Then the usual unfollowers. Words, often mis-spelt, to the effect that you were both horrible and now I don’t believe in you anymore. And worse. I just hoped those numbers didn’t rise too much. Otherwise we wouldn’t get our bonus.

Then finally the feminists with a message especially for me. Then the trolls calling them worse names and threatening more evil than they would ever say to Ella or even me. I kept away from the ongoing battle between misogyny and misandry. Then the comment directed at me, “Ella has finally rejected the male-dominated constructs as exmplified by the glass slipper.” Yeah right. I hadn’t done the degree. I’m sure even the fairytale didn’t mean that. Besides I had no idea what it meant and how insulting it was meant to be. So I ignored it. Besides I could always block. So I blocked the troll.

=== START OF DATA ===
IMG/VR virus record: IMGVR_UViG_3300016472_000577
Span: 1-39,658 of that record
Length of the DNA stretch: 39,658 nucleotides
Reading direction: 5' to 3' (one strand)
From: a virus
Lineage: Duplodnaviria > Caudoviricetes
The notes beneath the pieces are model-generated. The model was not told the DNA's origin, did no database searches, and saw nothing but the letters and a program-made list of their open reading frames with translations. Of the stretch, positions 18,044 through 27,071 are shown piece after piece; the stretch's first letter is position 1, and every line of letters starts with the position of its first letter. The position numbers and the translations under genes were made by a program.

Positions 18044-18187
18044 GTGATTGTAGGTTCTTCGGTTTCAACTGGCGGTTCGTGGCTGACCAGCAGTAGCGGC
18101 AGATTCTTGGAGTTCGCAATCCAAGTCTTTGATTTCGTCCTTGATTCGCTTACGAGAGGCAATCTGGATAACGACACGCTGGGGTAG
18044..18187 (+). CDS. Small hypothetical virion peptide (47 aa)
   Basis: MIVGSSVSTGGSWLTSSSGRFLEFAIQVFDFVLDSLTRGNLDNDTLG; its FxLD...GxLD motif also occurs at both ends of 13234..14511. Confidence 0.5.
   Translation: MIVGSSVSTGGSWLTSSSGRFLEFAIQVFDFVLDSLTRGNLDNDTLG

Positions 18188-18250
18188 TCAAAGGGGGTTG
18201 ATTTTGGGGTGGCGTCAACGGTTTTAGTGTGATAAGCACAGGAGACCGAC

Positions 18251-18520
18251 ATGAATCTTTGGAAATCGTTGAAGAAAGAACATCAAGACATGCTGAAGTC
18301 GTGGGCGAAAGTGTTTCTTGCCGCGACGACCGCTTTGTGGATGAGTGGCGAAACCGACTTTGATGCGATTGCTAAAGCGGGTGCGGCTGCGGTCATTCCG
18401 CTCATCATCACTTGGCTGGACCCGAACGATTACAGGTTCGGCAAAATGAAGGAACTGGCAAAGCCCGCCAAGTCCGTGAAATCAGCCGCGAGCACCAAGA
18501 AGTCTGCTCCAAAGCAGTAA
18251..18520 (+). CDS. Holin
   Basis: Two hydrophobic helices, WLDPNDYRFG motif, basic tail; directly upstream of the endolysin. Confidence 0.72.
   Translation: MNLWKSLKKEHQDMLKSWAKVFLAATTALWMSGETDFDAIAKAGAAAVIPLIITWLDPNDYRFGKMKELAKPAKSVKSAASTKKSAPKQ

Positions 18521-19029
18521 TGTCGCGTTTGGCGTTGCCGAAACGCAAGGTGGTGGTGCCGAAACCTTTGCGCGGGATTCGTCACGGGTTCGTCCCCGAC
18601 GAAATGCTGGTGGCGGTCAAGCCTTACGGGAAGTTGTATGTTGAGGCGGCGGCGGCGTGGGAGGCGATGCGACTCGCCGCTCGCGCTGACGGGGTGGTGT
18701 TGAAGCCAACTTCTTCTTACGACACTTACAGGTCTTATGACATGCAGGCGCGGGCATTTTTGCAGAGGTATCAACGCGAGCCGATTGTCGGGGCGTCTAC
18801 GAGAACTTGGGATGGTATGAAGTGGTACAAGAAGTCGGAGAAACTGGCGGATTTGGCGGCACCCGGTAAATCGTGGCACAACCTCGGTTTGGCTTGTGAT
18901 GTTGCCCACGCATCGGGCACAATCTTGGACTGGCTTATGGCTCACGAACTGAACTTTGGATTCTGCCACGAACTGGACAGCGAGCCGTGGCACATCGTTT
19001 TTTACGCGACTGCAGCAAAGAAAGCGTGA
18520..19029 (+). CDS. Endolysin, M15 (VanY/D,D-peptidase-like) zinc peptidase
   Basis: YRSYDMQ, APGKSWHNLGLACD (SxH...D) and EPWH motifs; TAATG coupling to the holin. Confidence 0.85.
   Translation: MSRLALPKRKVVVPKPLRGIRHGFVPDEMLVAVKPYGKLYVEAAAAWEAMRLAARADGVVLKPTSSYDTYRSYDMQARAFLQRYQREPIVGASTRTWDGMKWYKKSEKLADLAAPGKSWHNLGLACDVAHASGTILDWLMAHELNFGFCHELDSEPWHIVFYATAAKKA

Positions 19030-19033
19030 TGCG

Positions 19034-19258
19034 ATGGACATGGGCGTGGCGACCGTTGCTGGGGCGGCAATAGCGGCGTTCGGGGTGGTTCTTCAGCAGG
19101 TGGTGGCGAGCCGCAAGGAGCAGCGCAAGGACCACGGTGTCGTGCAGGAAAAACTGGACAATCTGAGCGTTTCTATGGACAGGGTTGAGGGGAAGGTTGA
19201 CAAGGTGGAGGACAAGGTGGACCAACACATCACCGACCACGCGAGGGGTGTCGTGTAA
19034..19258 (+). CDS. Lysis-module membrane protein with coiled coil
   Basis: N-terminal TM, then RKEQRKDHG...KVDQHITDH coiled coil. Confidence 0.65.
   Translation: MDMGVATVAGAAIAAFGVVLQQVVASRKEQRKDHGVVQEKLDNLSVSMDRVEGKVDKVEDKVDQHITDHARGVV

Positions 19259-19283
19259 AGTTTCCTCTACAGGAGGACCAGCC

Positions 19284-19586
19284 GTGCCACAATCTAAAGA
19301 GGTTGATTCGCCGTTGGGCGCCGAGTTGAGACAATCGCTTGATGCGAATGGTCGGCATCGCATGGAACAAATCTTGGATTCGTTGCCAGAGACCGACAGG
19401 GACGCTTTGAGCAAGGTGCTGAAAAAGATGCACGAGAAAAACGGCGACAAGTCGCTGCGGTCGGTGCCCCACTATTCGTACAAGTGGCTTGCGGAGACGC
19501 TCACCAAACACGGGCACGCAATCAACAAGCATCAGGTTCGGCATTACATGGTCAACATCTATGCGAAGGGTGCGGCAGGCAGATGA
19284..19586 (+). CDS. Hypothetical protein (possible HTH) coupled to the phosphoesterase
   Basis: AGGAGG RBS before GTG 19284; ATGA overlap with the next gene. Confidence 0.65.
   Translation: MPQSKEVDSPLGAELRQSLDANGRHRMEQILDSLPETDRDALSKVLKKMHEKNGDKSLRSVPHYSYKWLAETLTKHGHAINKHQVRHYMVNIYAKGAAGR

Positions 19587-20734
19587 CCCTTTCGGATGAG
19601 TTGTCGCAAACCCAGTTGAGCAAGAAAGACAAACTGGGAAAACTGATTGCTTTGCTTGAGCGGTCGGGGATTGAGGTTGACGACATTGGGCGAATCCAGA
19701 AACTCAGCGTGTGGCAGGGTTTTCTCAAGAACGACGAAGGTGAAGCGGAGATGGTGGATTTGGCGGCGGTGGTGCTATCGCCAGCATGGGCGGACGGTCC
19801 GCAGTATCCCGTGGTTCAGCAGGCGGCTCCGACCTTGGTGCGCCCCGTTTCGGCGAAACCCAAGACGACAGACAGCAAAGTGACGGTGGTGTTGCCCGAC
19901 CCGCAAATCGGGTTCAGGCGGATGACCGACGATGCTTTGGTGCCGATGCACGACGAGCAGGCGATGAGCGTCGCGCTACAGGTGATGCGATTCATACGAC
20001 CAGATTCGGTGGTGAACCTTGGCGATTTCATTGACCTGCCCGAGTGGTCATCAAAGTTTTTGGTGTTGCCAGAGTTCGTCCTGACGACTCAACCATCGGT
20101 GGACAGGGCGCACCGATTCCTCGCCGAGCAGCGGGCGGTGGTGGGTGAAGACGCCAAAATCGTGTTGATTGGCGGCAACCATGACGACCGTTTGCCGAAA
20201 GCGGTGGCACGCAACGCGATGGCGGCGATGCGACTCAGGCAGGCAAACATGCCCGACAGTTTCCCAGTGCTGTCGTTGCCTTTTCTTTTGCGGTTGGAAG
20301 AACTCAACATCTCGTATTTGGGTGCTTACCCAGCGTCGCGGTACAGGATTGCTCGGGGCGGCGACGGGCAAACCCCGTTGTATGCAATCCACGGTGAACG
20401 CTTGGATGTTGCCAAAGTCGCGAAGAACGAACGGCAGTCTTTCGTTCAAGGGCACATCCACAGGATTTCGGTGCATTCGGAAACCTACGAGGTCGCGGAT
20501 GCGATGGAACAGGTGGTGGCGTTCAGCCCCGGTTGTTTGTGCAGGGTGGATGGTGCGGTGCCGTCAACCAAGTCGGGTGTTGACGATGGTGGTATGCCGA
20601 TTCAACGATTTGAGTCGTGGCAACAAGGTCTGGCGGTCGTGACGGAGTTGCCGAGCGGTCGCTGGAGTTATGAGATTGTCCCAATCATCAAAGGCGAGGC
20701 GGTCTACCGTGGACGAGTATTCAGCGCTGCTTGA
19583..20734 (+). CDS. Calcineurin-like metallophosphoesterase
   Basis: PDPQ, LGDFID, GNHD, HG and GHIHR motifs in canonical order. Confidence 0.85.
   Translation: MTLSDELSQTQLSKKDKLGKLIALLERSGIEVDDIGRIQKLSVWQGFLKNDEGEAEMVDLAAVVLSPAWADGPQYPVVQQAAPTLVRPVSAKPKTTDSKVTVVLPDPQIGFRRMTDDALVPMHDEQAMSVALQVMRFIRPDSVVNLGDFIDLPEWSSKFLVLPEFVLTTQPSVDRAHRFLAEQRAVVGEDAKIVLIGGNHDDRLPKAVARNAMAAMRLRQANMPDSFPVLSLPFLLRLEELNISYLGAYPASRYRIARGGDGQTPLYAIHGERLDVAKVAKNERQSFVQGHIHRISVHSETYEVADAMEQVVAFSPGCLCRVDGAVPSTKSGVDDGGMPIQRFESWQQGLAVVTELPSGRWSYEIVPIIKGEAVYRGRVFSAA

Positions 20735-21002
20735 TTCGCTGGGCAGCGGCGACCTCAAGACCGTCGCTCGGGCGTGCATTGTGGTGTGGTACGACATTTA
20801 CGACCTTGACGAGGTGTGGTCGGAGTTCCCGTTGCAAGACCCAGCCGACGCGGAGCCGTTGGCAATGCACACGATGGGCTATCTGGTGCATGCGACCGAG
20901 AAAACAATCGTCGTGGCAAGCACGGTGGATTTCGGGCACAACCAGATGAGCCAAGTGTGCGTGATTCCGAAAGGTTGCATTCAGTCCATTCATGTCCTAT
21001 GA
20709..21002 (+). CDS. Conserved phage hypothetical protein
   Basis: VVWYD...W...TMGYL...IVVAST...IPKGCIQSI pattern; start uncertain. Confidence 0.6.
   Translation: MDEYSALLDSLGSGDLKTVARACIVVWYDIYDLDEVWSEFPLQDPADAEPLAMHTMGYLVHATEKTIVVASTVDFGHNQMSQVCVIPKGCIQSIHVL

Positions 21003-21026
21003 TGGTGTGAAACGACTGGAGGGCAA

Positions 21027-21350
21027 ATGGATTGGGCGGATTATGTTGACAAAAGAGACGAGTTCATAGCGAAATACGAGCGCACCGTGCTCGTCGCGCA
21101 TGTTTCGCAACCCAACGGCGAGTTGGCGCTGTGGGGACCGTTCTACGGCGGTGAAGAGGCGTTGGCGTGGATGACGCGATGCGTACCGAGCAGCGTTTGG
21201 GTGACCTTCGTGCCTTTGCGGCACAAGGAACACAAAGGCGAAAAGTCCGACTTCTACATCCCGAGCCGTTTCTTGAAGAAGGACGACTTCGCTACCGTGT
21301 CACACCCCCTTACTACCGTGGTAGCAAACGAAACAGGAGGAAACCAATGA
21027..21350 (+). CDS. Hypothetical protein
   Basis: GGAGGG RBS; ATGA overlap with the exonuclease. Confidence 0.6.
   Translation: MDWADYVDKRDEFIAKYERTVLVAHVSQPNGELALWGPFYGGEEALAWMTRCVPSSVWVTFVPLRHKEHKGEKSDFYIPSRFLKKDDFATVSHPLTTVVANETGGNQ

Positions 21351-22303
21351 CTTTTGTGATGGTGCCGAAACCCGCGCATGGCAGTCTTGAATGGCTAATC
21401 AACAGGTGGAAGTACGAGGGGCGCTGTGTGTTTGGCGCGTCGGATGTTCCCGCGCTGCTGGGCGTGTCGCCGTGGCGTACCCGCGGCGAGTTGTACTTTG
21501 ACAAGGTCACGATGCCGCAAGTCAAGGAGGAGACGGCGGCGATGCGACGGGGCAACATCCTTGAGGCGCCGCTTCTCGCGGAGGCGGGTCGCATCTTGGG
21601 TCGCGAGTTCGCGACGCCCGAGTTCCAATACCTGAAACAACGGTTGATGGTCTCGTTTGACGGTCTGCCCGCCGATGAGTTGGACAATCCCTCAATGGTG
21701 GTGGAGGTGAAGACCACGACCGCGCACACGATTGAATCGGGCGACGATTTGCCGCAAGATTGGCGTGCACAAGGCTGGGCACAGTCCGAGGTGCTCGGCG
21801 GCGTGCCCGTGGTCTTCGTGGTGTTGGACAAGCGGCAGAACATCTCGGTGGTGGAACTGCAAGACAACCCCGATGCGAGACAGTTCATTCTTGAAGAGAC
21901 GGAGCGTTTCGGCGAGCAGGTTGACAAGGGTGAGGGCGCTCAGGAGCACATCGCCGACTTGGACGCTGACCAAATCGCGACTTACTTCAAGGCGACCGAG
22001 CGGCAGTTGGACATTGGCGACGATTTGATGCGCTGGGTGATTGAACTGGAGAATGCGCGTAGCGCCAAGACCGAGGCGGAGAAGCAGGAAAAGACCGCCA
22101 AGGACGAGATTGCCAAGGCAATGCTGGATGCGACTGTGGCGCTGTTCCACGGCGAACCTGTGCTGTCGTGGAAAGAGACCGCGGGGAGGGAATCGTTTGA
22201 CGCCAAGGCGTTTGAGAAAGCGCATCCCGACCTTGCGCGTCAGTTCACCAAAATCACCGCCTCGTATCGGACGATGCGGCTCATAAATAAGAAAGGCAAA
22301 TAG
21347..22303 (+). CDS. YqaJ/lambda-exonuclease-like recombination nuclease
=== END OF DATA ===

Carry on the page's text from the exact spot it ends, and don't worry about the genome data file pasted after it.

Then the marriage counsellors. With them it was either I give in to her or she give in to me. Rarely if ever they said we should give into each other. Besides how would we manage giving in to each other if our followers didn’t like it? It would be fatal for us both.

But in the end there was a majority decision and it was final. They suggested I return to her and make it up to her as soon as possible. Maybe they liked seeing us make up. I know I did. It had worked before. Nietzche was right about reality TV, one lived the same life over and over again! But I hadn’t told John and Tash the producers. And there had been consequences from that action.

I kept my thoughts to myself but inwardly I was disquieted. Even during a public romance watched by many millions, there had been tiny cracks and fissures. But me being me, I just papered over those worries and made sure that she stayed happy. I had also assumed that such disturbances were the result of the very public attention and affection that we both received.